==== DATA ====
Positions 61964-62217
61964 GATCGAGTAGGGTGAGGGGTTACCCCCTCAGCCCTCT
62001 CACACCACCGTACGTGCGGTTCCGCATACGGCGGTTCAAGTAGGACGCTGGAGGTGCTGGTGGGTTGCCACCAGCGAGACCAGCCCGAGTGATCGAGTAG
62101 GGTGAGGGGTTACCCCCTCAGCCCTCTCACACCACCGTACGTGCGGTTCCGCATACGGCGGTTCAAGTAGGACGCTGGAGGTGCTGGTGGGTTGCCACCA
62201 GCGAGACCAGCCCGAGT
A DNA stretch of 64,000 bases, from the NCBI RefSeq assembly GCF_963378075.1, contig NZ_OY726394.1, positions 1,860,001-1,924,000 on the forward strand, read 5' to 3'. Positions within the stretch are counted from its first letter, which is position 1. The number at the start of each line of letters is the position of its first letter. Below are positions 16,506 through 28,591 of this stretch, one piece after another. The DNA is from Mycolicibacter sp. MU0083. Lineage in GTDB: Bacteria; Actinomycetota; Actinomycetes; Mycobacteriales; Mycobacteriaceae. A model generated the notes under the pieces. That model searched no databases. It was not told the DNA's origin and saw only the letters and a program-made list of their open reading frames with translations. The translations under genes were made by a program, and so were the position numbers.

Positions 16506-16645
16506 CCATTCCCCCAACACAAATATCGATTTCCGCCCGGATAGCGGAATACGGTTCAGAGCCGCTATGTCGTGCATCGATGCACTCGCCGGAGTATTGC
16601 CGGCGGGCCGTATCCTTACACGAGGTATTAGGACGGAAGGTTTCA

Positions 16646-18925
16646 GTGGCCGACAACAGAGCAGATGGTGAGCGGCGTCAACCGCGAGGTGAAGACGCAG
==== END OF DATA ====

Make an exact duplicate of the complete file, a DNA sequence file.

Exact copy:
Positions 61964-62217
61964 GATCGAGTAGGGTGAGGGGTTACCCCCTCAGCCCTCT
62001 CACACCACCGTACGTGCGGTTCCGCATACGGCGGTTCAAGTAGGACGCTGGAGGTGCTGGTGGGTTGCCACCAGCGAGACCAGCCCGAGTGATCGAGTAG
62101 GGTGAGGGGTTACCCCCTCAGCCCTCTCACACCACCGTACGTGCGGTTCCGCATACGGCGGTTCAAGTAGGACGCTGGAGGTGCTGGTGGGTTGCCACCA
62201 GCGAGACCAGCCCGAGT
A DNA stretch of 64,000 bases, from the NCBI RefSeq assembly GCF_963378075.1, contig NZ_OY726394.1, positions 1,860,001-1,924,000 on the forward strand, read 5' to 3'. Positions within the stretch are counted from its first letter, which is position 1. The number at the start of each line of letters is the position of its first letter. Below are positions 16,506 through 28,591 of this stretch, one piece after another. The DNA is from Mycolicibacter sp. MU0083. Lineage in GTDB: Bacteria; Actinomycetota; Actinomycetes; Mycobacteriales; Mycobacteriaceae. A model generated the notes under the pieces. That model searched no databases. It was not told the DNA's origin and saw only the letters and a program-made list of their open reading frames with translations. The translations under genes were made by a program, and so were the position numbers.

Positions 16506-16645
16506 CCATTCCCCCAACACAAATATCGATTTCCGCCCGGATAGCGGAATACGGTTCAGAGCCGCTATGTCGTGCATCGATGCACTCGCCGGAGTATTGC
16601 CGGCGGGCCGTATCCTTACACGAGGTATTAGGACGGAAGGTTTCA

Positions 16646-18925
16646 GTGGCCGACAACAGAGCAGATGGTGAGCGGCGTCAACCGCGAGGTGAAGACGCAG